My legs were pathetic. I could hardly walk after one week on the road. Moaning on every uphill and sighing in desperate relief on every downhill. One month in though, I was a lean, calorie-burning machine.
I spent the next three months zig zagging down the country. Around glacial lakes, through sheep pastures and over snow capped mountains. When the sun started to set, I setup camp on the side of the road or knocked on a farmer’s door. Every few days, go through a town to shower and get a new supply of food and water. Sites like Couchsurfing and Warmshowers were great for finding hosts and fellow cycle tourists.
About every thousand miles, I would take a week or two off and do a work-exchange via Workaway. Basically working 4 hours a day with a local host in exchange for food and lodging. A wine vineyard, surf shop and beach hostel.
After just over 3 months, I had gone the equivalent distance from Canada to Mexico… and then back up to Canada. It was epic.
5 Months on the Appalachian Trail
A couple of months later, I was at the northern terminus of the Appalachian Trail – Mt. Katahdin, ME. At 5,000 feet above sea level, looking south at the horizon, I could barely make out the faint trees. They looked really far. Those trees were probably only a three day hike away. Even if I averaged 15 miles a day, GA lay 5 months beyond them. Intimidating to say the least.
1 in 10 people complete the Trail. As I sat on top of the mountain, I found out a man had turned around before making it to the top. My odds were already increasing.
Once again, everything I needed to live in the woods was in a bag. This time though, instead of a bicycle, the bag was strapped on my back. Tent, sleeping bag, you name it. Every spare ounce was eliminated. Except for a jacket and an extra pair of socks, I was wearing all of my clothes. I had shaved off the handle of my toothbrush and cut every extra little bag strap and zipper. Bare essentials only.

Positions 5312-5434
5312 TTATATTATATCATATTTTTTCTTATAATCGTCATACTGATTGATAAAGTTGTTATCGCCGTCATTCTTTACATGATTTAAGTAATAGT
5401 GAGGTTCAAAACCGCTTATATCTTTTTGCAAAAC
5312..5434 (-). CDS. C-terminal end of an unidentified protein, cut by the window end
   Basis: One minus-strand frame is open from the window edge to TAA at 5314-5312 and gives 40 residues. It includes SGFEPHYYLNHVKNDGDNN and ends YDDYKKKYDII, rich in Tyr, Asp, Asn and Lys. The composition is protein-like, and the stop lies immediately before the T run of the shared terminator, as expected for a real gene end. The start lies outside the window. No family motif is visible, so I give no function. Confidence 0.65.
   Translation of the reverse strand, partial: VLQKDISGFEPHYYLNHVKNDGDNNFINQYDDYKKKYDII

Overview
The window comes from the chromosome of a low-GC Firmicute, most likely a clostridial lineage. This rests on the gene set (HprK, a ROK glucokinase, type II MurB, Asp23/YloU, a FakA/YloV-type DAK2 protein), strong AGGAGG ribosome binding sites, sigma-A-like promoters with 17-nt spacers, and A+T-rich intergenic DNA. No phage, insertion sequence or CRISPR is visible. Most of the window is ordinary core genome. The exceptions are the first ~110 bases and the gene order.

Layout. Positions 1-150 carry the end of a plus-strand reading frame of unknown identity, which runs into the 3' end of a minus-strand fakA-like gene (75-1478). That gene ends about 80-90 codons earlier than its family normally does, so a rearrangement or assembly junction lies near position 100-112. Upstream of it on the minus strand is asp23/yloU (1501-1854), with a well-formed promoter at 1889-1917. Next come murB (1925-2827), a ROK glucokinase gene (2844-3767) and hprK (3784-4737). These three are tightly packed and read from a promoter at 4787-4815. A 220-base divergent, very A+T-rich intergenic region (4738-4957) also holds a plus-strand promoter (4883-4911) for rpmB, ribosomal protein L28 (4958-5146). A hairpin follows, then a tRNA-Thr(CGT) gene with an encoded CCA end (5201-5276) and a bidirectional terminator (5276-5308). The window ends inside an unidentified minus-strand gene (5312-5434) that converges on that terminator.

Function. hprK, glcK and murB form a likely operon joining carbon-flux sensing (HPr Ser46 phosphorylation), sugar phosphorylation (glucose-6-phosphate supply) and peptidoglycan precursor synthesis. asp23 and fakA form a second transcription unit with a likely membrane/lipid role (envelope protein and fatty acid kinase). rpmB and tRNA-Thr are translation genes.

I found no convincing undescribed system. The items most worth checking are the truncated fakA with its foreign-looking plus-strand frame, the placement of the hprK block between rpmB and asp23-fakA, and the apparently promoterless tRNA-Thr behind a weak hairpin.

Life was simple. Pack up camp, hike all day, set up camp. Repeat. When I needed food, along with fellow hikers, I’d hitchhike into town at a road crossing.
The level of nutritional need was alarming. On a 25 mile day, my body would burn about 5,000 calories. I practically drank olive oil and lathered everything in peanut butter. The thought of a greasy burger could become an obsession for days at a time.
The physical demand of hiking and constant outdoor exposure forced me to regularly bandage sprains, cuts, blisters, infections and bites. Winter was a different beast entirely. Hiking in snow meant wet boots which meant frozen boots the next morning. Hot showers and cotton sheets in town became pure ecstasy.
I had made a strong group of friends and seen gorgeous landscapes. Animal sightings were my favorite. Rattlesnakes, black bears, grouse, porcupines, bats, foxes, turtles, deer, boars, owls, moose, raccoons, salamanders and copperheads to name a few.
December 17th, I finally arrived on top of Springer Mountain, GA. Overwhelmed with emotion, I collapsed at the plaque marking the southern terminus. Over 5 months of fun and beauty and pain and perseverance complete.